When you purchase real estate in Florida, you want to make sure you’re getting title to the property free and clear of any hidden or unknown claims. This is true whether you’re buying a house, a condo, a commercial parcel or even an undeveloped piece of land. Such a claim could come in various forms, from a bank lien to unpaid property taxes. This is why title insurance is an essential part of a real estate transaction.
Title insurance actually comes in two forms: one policy for the purchaser and one for the mortgage lender. Unless you’re buying real estate as a cash deal, you’ll have a bank or other lender that needs to have its collateral protected. While Florida law doesn’t require home buyers to purchase title insurance, lenders do. In almost all cases, you can’t get a mortgage loan unless you pay for a lender’s title insurance policy.
Even though title insurance is optional for the buyer, it is risky to proceed without it. Most of the time, real estate is transferred from the seller to the buyer without incident. A title company or a real estate lawyer who offers title services will discover any defects when they perform a title search. The defects are cured and any liens on the property are paid off or otherwise discharged at or prior to the closing. However, there is always a chance that a title search won’t uncover a problem. In the relatively rare event a title defect is discovered after closing, dealing with it can be costly unless you are insured.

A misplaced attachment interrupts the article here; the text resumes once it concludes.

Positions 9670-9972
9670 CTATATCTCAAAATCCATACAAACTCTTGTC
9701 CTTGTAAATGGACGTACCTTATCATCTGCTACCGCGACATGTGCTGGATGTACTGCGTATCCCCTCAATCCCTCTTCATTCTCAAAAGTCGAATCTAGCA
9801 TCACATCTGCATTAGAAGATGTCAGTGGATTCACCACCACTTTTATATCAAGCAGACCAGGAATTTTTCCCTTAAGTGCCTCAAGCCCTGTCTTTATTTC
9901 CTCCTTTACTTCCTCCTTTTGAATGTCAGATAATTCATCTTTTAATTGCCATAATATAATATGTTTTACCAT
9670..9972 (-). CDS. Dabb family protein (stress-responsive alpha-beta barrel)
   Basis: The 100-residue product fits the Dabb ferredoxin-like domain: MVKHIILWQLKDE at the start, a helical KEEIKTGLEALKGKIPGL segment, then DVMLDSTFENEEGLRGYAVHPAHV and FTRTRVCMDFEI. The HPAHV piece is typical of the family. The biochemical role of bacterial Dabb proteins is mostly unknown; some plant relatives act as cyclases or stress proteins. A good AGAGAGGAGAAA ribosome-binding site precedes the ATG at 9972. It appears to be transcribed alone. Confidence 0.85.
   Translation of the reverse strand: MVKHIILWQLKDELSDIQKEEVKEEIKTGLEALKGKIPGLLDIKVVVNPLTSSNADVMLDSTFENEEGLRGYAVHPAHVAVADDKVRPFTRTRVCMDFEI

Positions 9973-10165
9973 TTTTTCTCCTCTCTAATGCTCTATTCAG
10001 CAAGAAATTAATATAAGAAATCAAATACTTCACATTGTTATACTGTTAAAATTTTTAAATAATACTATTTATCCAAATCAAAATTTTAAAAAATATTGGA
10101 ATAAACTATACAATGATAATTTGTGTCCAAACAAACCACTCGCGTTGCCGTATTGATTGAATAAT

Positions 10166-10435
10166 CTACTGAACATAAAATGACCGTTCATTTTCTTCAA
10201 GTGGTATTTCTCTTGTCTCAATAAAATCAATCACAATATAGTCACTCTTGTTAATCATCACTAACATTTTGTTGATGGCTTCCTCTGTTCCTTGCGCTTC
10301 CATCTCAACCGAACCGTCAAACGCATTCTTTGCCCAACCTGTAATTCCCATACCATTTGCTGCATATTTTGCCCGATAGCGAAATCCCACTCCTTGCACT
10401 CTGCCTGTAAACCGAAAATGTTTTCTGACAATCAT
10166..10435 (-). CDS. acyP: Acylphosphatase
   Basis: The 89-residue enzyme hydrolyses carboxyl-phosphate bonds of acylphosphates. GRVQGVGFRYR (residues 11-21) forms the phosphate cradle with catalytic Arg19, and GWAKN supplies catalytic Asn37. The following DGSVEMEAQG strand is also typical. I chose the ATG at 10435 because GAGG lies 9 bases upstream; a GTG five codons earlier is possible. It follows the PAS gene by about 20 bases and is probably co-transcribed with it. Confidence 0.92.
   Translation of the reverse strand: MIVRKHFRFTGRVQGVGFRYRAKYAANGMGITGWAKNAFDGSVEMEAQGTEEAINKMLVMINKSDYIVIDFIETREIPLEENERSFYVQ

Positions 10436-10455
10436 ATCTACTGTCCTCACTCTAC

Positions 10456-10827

Title defects can take many forms. For example:
When problems like these arise after the property has changed hands, the title insurer is bound to defend the owner and/or lender and, if necessary, pay out on any legitimate claims. This holds the insureds harmless against all out-of-pocket expenses, including attorneys’ fees.
While title insurance is an added cost in the home buying process, it’s a small price to pay for the security of knowing you’ve acquired full ownership rights. You can enjoy your property without having to worry about some previously unknown claim popping up unexpectedly.